Arabs Take Epic Sahara Camel Trek to Spread Gospel
- Monday, October 16, 2006
NORTHERN AFRICA -- How’s this for a mission trip: Three months on camels in the scorching Sahara. No contact with family members. Beaten with metal rods. Kidnapped by renegade soldiers.
All to bring Jesus to isolated oasis camps inhabited by nomads - hostile strangers who might not give you water during your journey, much less listen to your message.
That’s what some new Arab believers did earlier this year. They intend to do it again next year - and the year after that. Why? Because they read the New Testament.
“It was the Holy Spirit,” says Luke*, the Southern Baptist worker who introduced the Arabs to stories from God’s Word.
“From the beginning, we told them, ‘As soon as you know the stories, you need to be sharing them.’ That was on their heart, and the Book of Acts had just come out in their dialect of Arabic. They began going through it and wanted to be like [the Apostle] Paul. They saw that Paul went out to other places.”
It all started about six years ago, when Luke and his wife went to a part of northern Africa to serve an Arab Muslim people group of about 1.5 million people. When they arrived, there were fewer than 10 known followers of Christ among the entire group. As he shared his life and the love of Christ in villages and nomad camps, Luke began making friends and showing the “JESUS” film. Some local men saw it and asked if Luke had something else to watch.
“At the time the only other thing I had on video was The Ten Commandments with Charlton Heston, in French,” Luke recalls with a laugh. “But they watched it, and at the end 10 guys came up and said, ‘We like this. We didn’t really understand it because it’s in French, but can we study the books of Moses?’ We started with Moses, went back to Genesis and up to Jesus. From that group, just one guy believed, but he has become the main evangelist.”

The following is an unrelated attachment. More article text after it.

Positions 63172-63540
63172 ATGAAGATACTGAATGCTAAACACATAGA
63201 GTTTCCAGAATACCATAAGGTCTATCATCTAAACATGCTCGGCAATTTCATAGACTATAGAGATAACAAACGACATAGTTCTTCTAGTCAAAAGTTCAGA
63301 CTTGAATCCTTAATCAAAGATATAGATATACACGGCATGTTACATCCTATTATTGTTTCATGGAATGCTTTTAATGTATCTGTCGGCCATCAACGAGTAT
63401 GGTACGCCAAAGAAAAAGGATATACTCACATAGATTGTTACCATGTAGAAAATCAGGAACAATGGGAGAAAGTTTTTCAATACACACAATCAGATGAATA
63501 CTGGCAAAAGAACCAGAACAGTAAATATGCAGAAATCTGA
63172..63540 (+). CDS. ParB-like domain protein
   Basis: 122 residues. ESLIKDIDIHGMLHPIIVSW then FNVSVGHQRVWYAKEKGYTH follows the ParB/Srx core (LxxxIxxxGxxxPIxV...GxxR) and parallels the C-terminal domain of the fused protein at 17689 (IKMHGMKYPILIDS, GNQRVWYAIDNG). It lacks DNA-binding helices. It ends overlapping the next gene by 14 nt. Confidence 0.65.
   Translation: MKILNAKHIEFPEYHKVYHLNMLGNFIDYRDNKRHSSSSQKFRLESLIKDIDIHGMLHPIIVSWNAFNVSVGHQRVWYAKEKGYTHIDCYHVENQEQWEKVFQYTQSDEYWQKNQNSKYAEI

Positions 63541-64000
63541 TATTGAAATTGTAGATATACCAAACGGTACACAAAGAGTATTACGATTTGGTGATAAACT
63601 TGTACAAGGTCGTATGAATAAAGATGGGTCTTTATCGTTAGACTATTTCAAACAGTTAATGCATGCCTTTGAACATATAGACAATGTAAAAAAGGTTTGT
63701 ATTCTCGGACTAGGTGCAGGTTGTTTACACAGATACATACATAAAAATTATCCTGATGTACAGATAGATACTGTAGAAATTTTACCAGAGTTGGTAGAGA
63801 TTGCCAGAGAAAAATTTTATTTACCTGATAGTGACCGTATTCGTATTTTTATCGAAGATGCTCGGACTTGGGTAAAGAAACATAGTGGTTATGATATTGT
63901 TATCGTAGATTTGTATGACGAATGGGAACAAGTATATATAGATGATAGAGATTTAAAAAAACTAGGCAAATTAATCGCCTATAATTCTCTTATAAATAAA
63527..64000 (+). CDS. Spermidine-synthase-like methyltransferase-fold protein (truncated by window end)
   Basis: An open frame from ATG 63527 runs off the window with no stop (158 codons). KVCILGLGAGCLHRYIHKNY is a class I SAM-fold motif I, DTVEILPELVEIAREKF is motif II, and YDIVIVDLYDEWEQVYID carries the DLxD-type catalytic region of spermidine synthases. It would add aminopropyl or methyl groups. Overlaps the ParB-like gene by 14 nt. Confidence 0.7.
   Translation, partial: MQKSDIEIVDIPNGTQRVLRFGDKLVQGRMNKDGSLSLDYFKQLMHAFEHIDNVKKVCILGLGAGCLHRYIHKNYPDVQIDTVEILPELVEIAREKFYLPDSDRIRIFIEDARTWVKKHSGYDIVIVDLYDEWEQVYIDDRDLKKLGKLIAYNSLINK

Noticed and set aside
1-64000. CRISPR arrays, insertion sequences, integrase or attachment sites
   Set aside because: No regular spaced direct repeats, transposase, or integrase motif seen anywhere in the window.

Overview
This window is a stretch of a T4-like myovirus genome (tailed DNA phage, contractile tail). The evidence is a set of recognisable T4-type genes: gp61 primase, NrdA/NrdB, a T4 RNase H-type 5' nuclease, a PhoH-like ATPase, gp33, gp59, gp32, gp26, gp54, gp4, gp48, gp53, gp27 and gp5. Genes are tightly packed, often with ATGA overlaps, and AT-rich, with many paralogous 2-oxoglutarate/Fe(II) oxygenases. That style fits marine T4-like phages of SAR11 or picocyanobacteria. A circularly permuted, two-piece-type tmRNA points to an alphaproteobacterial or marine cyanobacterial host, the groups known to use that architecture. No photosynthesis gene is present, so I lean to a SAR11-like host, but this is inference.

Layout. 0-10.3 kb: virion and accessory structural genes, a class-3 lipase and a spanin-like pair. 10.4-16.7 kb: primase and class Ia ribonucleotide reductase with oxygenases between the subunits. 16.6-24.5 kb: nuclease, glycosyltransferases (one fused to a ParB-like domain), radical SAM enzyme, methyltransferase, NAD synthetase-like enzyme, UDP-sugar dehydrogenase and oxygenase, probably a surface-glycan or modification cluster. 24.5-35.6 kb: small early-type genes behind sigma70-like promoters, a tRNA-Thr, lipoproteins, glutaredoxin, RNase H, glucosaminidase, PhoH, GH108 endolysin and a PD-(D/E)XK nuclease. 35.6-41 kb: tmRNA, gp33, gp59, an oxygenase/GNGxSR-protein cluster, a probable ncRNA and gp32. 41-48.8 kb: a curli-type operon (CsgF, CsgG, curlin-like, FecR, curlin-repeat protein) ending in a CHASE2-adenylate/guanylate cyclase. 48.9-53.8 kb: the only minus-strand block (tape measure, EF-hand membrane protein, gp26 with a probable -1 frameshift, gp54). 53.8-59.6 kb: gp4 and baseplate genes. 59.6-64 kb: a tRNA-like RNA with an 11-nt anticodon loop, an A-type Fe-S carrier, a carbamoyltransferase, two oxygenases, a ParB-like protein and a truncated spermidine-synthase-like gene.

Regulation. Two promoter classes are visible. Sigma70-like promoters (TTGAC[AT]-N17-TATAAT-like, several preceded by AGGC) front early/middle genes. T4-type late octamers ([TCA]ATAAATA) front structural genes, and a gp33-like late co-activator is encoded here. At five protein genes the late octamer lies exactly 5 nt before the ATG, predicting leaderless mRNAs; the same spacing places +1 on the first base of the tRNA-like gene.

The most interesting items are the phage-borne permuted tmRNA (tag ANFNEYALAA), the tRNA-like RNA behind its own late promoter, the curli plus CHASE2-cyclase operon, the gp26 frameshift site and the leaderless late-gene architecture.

That young Arab believer and evangelist, Shama*, began telling Bible stories and gathering other new believers into groups. Later, they came to Luke and said, “We need our wives and our sisters to know about this. Can your wife come out and story with the women?”
Over the next several years Shama’s original handful of believers expanded to nine worship groups. As they listened to Luke’s teaching about church planting - and read in Scripture about God’s work in the early church - they conceived a grand plan to take the Gospel far into the desert.
“We didn’t tell them specifically how to do it, but about a year ago, they said, ‘We really feel like God wants us to go to another people group,’” Luke recounts. “They prayed and prayed about where they should go, and they felt led to go to a people out in the Sahara.”
The nomadic Muslim people group they selected was non-Arab, from a different tribe, notoriously fierce - and not especially friendly to outsiders. Even the women of the group were said to carry knives and guns.
The Arab believers found the few known Christians among the nomadic people and asked for tips on places to go and places to avoid. The worship groups contributed to the upcoming trip as they were able: eight camels, horses, tea, grain, cooking oil. They gathered stacks of Gospel cassettes and “JESUS” videos dubbed into the recently translated language of the nomadic people. Team members memorized key Bible stories to tell and compiled calendars with specific prayer requests for each day of their anticipated 90-day desert trek.
Ready at last, the mission team, led by Shama, departed on a grueling 17-day journey to their first destination - an oasis camp deep in the Sahara.
No one at home heard from them for the next three months.
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